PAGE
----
Why trips to Mars are likely to fail


Why trips to Mars are likely to fail

SpaceX boss Elon Musk has taken a decisive step closer to his dream of sending a manned mission to Mars by the end of this decade with the first controlled landing of his ‘Starship’. However, there is still one crucial hurdle to overcome: human biology.

With an average distance of about 140 million miles, Mars is one of Earth’s closest habitable neighbors, according to SpaceX. The planet is “half as far from the sun as Earth, so it is still well illuminated by the sun. He’s a little cold, but we can warm him up. The atmosphere is mainly CO2 with some nitrogen and argon and some other trace elements, meaning we can grow plants on Mars by compressing the atmosphere. The gravity on Mars is about 38 percent of that on Earth, allowing you to lift heavy objects and jump around. “In addition, the day is surprisingly close to that of Earth,” the space company explains on its website.

There are many obstacles to overcome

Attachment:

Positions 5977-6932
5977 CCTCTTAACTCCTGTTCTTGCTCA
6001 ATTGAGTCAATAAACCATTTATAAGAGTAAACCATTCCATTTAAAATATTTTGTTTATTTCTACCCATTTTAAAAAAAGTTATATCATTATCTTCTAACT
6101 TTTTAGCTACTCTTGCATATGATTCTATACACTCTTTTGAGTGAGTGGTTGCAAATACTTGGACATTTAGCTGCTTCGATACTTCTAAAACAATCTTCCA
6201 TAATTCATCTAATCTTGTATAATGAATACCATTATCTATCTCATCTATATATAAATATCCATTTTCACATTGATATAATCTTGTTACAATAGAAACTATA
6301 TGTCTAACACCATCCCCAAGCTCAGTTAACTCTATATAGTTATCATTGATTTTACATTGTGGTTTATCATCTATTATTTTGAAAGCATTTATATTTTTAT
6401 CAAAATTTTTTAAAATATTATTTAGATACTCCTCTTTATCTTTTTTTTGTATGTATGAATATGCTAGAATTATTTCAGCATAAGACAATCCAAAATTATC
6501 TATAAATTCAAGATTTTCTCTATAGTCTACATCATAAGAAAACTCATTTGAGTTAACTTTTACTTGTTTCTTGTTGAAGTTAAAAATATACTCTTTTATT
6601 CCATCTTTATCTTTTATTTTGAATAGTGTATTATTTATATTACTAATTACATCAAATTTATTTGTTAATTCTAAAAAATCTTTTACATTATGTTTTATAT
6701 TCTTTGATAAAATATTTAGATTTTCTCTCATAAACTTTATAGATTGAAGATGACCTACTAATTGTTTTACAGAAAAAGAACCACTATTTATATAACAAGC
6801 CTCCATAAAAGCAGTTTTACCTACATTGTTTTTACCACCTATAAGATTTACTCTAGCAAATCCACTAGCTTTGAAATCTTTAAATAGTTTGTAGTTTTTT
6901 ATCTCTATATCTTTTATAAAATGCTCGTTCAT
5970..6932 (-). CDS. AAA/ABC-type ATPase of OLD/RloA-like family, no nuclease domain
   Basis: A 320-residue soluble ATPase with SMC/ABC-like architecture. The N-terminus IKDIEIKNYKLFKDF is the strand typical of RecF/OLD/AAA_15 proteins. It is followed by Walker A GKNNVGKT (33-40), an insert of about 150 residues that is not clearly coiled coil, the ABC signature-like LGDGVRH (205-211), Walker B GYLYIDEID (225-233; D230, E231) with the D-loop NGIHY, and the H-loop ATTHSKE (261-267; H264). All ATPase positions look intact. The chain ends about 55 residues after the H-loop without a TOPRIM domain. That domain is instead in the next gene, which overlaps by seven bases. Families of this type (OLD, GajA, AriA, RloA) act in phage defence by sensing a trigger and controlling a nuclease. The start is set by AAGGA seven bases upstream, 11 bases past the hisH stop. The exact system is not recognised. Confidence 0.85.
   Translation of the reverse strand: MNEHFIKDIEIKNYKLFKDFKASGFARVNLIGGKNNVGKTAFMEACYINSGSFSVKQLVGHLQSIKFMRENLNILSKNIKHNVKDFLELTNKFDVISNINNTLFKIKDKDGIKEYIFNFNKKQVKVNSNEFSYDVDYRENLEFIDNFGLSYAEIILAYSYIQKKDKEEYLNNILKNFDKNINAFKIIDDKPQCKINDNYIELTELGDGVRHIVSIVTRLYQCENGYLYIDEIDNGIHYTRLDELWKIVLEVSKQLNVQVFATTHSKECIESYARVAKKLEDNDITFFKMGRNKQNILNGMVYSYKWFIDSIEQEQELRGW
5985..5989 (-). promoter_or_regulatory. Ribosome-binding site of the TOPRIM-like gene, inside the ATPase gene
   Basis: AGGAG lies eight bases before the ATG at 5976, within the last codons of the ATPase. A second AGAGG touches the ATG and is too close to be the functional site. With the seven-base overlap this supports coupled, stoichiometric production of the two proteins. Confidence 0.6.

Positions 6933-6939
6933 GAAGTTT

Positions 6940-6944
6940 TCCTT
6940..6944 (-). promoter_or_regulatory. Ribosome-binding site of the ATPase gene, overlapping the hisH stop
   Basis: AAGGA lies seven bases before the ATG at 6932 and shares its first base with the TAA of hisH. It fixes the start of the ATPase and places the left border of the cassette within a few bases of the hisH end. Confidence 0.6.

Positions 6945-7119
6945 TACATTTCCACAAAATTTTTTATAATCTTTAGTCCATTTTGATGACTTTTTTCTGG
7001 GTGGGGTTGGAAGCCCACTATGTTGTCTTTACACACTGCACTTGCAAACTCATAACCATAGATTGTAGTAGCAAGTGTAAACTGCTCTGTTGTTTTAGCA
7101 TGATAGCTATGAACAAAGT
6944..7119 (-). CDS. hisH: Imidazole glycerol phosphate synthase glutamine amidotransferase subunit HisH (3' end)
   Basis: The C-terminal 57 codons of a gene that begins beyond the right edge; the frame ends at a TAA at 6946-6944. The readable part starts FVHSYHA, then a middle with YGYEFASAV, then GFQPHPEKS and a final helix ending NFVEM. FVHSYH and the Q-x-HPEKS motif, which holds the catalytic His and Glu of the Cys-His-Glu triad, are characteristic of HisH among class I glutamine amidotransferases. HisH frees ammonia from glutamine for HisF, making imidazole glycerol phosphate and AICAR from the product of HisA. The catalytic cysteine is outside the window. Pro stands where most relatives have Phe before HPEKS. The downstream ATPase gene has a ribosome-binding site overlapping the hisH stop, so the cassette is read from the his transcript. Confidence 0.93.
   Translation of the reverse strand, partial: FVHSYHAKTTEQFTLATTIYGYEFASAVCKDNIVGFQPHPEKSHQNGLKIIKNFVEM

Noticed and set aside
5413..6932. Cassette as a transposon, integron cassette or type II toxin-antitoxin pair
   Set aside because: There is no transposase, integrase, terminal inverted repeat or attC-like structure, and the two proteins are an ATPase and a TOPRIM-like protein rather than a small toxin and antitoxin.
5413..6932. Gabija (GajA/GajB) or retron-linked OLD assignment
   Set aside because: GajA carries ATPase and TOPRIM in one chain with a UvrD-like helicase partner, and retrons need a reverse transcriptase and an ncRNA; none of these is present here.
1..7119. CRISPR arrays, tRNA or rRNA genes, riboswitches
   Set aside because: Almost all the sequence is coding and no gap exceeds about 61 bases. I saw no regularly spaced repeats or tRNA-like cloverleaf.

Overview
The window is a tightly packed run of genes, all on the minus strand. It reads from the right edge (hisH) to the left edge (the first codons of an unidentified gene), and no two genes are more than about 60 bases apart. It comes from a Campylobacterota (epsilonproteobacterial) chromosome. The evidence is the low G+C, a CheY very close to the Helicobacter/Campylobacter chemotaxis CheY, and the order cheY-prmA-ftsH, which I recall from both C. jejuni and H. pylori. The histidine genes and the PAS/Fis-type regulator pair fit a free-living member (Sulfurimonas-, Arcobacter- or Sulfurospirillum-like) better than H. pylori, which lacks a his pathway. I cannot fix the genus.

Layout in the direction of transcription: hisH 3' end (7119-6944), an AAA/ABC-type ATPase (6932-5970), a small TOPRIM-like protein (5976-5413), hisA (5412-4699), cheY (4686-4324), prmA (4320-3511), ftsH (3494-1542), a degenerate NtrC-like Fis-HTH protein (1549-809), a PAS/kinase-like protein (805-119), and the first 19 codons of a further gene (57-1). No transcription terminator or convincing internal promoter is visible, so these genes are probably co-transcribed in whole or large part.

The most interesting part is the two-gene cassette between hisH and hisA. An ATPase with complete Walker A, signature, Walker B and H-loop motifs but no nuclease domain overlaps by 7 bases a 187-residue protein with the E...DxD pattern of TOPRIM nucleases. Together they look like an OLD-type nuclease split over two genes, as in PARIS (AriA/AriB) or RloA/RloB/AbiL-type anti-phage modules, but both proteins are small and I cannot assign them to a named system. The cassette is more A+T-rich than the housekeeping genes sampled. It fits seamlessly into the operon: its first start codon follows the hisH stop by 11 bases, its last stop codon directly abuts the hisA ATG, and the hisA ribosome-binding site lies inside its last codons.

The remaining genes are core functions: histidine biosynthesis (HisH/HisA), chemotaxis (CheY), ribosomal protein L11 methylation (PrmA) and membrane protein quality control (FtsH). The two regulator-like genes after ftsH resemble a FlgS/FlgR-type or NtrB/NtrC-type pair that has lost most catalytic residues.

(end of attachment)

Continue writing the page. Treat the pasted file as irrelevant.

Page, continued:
In 2029 – previously 2025 was discussed – SpaceX wants to send its first manned mission on a six-month journey to Mars. By 2050, a million people will be transported to the Red Planet – at least that is the vision of company founder Elon Musk, who dreams of a ‘multiplanetary society’. He couldn’t imagine anything more exciting than going out and being among the stars, the second richest person on earth, with an estimated fortune of $195 billion, enthuses.

However, there are still many obstacles to overcome on the way to Mars, and these are not only technical or logistical, but also biological.

Source: Krone


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